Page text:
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PayPal's recent announcement that it is buying white-label mobile wallet technology platform startup, Paydiant, for about $300 million was generally regarded by market analysts as an example of a win-win in the nascent and fast-moving mobile payments market.
"I think the real crux for the acquisition is that combined, these two companies solve one of the biggest problems typically faced by emerging payment methods," Penny Gillepsie, research director at Gartner said in an email.
Many mobile payment methods currently either lack a large number of merchants or lack a large number of consumers willing to use the technology, said Gillespie, whose research is focused on electronic and mobile commerce, with a particular emphasis on payments.
With a loyal customer following of about 162 million users for its Internet digital wallet, PayPal had the consumer part of the equation solved. But PayPal has struggled to get mobile initiatives up and running, including its in-store beacon product which was announced in September 2013 and still has not been widely launched.
Paydiant, for its part, offers a pipeline into some of the country's largest merchants and retailers. In partnership with Merchant Customer Exchange, a retail consortium formed by many of the biggest brands in the U.S., including Target, Walmart and Best Buy, Paydiant provides the underlying technology for and helped create the mobile pay app CurrentC. The acquisition of the startup gives PayPal a much-needed opportunity to foster relationships with big merchants and retail companies, something PayPal has struggled with, Gillepsie said.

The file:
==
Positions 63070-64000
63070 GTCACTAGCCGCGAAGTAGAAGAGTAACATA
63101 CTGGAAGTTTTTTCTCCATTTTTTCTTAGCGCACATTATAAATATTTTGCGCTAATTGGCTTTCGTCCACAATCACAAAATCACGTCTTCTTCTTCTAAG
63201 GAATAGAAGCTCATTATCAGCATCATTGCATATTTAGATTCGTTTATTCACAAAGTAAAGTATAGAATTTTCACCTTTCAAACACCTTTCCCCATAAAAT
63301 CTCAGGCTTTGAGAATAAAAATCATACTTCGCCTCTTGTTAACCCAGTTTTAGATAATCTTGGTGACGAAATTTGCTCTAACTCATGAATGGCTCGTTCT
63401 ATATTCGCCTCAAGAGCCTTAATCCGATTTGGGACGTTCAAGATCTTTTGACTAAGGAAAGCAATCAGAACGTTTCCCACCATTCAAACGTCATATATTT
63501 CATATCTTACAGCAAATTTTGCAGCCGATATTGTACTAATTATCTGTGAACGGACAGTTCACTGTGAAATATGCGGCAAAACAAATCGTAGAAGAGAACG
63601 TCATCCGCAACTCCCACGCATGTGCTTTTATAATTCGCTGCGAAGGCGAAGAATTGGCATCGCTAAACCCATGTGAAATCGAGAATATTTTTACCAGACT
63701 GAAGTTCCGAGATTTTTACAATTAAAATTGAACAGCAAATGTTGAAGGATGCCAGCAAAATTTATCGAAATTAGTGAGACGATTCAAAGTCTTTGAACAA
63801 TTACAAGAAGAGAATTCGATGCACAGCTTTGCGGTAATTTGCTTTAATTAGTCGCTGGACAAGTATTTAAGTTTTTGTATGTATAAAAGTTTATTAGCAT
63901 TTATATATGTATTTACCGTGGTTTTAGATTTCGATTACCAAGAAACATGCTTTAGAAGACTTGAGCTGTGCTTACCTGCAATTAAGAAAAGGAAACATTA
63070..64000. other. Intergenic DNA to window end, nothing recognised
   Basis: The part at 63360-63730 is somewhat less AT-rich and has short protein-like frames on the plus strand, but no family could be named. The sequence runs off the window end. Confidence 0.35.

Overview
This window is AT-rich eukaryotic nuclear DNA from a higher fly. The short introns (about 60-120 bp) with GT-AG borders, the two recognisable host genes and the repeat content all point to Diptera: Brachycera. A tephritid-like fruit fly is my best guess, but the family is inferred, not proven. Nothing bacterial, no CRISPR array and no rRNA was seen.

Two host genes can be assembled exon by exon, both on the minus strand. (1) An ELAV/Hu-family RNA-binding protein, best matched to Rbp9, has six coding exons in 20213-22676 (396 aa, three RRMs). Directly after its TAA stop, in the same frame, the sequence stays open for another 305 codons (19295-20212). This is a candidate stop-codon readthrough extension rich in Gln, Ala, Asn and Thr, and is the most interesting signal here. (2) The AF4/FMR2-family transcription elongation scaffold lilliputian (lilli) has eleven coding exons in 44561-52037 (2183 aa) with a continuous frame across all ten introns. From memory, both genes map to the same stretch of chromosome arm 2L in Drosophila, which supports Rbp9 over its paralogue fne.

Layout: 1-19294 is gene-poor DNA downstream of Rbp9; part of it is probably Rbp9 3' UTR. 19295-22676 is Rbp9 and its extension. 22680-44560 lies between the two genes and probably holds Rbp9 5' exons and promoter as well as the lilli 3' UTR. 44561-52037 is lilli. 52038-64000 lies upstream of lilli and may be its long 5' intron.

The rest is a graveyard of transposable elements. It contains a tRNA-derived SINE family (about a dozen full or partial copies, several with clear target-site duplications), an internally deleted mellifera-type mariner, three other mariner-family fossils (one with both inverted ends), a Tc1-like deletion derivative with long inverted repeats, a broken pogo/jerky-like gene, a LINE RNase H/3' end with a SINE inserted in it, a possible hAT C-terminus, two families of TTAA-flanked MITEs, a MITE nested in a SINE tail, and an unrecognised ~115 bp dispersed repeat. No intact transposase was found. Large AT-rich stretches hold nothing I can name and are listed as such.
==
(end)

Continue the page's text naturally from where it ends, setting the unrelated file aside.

Thomas Husson, vice president and principal analyst serving marketing leadership professionals at Forrester, agreed the PayPal acquisition was a smart move.
"I believe companies willing to launch digital wallets will have to acquire talent and technologies in areas they do not yet master," Husson said in an email. "Because of the blurring boundaries between payment and other areas (loyalty, couponing...) and the fast pace of innovation from mobile start-ups, we will see more acquisitions. It is faster than building internal competencies you do not have."
Events suggest that speed-to-competency was a factor in the Paydiant acquisition. At the beginning of February, PayPal laid off around 70 engineers as well as 20 sales and marketing employees from its Boston office. The sales and marketing employees' main job was to get restaurants and small business retail stores to accept PayPal as a payment method. Paydiant's ability to develop relationships with merchants and retailers, Gillepsie said, gives PayPal instant entrée with the merchants.
The deal, however, does more than fill the existing gaps in PayPal's mobile payment capabilities and relationships with retailers, said Husson. It could pay dividends in the future.
"I think this is an example of [how] other companies should foster innovation: integrating new talents and enabling businesses to apply technology, systems, and processes to win, serve, and retain customers," Husson said.
PayPal's acquisition of Paydiant is a prime example of what Gartner has dubbed "bimodal IT," Gillepsie explained, where the "IT organization includes within its framework the equivalent of a start-up to remain innovative and competitive."
The bi-modal IT structure seems to be gathering steam, especially at large companies such as Walmart, Staples, and Erste Bank, which are looking to adapt to an increasingly digital customer base, she said, adding that this two-tiered IT "is becoming a requirement for differentiation." That could mean acquiring startups outside a company's industry vertical.
"We always advise our clients who are working on their digital commerce strategy to look within their vertical/industry to see what their competition is doing, as well as to look outside their vertical/industry for innovation that they can embrace within their vertical/industry which is more likely to distinguish them," she said.
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